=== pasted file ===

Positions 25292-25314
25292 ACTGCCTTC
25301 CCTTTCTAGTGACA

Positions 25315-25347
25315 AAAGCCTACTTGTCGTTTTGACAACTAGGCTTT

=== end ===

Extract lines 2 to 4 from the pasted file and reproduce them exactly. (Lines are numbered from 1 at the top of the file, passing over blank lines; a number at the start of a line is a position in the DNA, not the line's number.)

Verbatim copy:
25292 ACTGCCTTC
25301 CCTTTCTAGTGACA

Positions 25315-25347